After finishing a brief interview with him, the reporters looked around. Many foreigners were wearing signs with statements such as “Welcome refugees” and “I oppose racism.” In particular, one group holding a sign was a family with a young child, and there was also a refugee who shed tears as she watched a video showing the people who were in hunger and had lost their family members due to the terrible civil war in her home country.

There were many Koreans who were in favor of accepting refugees at the rally, and the reporters wondered what they thought. So, the reporters talked to Choi Young-jun, a Korean who was watching the rally in the rear of the group.

He said, “I do not think the minimum wage or youth unemployment problem was caused by refugees, and it is not right for some people to use them as scapegoats. We should look for ways to cooperate with each other. We must find a way to live peacefully. However, these days, it seems very exclusive to drive out refugees to protect Koreans."

The scene of the opposing rally

At the same time, on the opposite side, opponents also raised their voice while clamoring for the abolition of the refugee law and dissenting about accepting refugees. They put up a slogan which said “I am a citizen of South Korea. The nation comes first. The nation wants safety,” on the electric board and made a speech in support.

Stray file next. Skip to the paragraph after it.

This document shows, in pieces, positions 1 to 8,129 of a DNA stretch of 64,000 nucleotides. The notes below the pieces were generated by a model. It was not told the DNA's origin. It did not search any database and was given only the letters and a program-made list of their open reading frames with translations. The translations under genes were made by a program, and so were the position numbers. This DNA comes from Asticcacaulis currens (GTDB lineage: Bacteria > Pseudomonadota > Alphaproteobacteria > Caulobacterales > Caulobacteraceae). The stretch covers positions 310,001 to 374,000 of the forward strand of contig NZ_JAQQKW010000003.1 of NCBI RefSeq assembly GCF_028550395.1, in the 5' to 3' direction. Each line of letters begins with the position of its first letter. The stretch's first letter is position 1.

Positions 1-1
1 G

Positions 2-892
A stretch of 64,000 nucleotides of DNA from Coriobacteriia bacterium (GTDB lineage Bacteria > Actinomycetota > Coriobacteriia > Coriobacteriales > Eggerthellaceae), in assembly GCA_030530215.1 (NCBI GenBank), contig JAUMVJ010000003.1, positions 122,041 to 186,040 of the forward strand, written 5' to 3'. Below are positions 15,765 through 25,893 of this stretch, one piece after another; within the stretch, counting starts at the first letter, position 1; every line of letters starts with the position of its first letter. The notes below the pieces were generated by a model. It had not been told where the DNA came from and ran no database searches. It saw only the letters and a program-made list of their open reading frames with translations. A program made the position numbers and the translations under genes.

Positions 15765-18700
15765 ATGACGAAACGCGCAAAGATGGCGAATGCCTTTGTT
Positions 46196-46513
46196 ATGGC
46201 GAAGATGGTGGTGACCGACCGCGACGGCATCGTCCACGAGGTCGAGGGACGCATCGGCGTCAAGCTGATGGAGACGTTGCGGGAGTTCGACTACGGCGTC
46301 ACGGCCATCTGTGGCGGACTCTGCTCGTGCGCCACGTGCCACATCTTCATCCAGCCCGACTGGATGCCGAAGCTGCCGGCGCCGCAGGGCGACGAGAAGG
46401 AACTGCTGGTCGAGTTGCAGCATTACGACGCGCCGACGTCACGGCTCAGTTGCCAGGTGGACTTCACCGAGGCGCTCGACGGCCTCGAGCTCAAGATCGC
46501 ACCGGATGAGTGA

Participants of the opposition rally shouted several times toward those in support of refugees, and they shook a picket sign with “Fake Refugees Get Out” on it, meaning that several foreigners disguised as refugees and came to Korea for earning money.
A woman in her seventies who was participating in the rally said with anger, “I cannot understand why the government helps foreigners although there are many poor people in Korea. I am dumbfounded to hear that the government finds refugees’ jobs in such a situation that we have today in our country where young people have difficulty in seeking their own jobs.”